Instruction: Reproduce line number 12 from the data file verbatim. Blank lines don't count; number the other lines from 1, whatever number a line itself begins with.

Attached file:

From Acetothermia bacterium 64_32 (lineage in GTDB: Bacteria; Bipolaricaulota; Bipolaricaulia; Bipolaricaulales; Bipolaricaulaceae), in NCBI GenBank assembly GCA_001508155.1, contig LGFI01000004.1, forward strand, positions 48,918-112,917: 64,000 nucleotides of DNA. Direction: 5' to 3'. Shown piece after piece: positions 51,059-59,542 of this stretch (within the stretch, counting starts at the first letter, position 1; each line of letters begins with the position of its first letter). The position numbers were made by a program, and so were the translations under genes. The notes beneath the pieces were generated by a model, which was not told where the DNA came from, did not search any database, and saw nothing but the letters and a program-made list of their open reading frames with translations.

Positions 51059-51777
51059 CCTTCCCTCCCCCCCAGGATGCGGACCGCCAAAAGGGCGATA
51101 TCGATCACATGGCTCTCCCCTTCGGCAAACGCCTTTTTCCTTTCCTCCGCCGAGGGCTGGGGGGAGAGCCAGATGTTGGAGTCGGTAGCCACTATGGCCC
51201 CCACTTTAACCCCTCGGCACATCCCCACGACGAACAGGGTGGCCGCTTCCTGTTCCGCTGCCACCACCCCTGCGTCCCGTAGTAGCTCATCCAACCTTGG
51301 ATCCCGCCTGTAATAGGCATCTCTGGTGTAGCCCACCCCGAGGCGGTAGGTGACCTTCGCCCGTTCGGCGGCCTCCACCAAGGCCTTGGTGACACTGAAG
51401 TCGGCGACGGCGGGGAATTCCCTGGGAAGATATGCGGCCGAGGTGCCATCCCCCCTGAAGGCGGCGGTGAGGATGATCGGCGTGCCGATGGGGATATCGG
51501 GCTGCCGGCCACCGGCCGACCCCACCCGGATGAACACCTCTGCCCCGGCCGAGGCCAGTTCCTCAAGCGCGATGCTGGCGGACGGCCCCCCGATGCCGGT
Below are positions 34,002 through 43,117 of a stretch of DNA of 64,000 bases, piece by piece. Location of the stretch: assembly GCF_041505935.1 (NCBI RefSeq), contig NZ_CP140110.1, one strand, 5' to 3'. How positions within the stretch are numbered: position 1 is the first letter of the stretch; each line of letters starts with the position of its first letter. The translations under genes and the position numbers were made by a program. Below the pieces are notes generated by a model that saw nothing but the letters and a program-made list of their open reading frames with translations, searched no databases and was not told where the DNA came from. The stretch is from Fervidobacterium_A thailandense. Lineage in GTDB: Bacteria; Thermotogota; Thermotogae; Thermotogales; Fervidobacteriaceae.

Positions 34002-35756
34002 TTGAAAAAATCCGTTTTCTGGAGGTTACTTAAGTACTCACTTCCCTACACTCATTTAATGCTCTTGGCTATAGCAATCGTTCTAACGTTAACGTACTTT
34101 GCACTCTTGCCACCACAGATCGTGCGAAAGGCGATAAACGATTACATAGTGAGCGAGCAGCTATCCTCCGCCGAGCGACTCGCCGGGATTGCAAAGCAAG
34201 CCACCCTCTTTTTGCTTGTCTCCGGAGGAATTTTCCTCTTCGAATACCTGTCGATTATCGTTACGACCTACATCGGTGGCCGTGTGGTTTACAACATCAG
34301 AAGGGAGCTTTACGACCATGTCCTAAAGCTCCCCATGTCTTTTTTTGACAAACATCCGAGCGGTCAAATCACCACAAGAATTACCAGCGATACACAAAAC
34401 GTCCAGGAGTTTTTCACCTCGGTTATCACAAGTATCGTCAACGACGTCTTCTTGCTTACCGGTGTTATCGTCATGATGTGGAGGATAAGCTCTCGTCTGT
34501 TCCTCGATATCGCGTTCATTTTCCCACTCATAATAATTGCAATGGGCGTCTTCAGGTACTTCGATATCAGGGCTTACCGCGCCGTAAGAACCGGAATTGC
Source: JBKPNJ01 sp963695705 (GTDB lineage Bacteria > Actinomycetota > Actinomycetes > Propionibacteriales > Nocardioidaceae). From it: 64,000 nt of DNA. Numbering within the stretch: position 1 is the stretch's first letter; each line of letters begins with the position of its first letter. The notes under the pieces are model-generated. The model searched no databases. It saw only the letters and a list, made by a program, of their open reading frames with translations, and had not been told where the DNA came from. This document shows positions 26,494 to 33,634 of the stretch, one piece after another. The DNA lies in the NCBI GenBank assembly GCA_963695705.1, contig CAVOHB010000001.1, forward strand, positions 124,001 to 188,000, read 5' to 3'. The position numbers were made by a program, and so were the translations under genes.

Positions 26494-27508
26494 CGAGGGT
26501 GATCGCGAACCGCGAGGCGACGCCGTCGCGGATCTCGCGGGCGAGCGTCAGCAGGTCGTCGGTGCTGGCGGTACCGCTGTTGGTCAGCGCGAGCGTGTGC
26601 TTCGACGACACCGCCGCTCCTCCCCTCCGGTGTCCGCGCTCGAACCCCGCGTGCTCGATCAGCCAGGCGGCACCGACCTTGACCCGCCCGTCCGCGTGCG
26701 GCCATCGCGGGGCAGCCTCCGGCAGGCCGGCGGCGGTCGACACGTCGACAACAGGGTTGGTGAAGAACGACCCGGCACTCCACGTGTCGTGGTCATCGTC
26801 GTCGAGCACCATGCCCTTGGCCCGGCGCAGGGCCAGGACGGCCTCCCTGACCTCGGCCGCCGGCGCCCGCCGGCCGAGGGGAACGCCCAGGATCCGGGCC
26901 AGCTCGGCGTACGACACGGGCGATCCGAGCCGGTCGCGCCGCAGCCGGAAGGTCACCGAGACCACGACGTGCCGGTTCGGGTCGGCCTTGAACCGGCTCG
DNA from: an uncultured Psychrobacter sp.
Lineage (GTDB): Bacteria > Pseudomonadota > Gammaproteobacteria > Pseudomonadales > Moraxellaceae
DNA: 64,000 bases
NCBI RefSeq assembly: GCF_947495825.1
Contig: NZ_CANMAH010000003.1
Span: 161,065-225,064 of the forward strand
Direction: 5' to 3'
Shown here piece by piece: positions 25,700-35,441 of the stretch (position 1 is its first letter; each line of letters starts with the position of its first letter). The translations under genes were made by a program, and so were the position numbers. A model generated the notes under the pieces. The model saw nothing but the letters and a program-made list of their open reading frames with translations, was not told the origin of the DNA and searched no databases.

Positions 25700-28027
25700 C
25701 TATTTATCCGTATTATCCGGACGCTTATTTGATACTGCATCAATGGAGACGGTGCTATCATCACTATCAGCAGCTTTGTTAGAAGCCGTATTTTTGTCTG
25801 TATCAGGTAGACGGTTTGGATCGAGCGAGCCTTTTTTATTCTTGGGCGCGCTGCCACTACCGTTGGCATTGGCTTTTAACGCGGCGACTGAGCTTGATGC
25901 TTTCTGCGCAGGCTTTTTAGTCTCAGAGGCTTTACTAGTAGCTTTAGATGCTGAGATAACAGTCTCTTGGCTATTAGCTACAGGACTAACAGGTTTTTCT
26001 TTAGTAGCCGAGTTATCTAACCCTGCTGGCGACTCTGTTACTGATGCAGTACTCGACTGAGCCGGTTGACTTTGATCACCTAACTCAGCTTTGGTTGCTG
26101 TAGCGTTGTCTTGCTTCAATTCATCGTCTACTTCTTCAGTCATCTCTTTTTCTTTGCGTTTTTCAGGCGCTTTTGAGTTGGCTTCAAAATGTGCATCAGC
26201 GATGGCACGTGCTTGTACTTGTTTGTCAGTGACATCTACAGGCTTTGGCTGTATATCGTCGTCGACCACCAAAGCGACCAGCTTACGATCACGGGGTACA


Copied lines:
34101 GCACTCTTGCCACCACAGATCGTGCGAAAGGCGATAAACGATTACATAGTGAGCGAGCAGCTATCCTCCGCCGAGCGACTCGCCGGGATTGCAAAGCAAG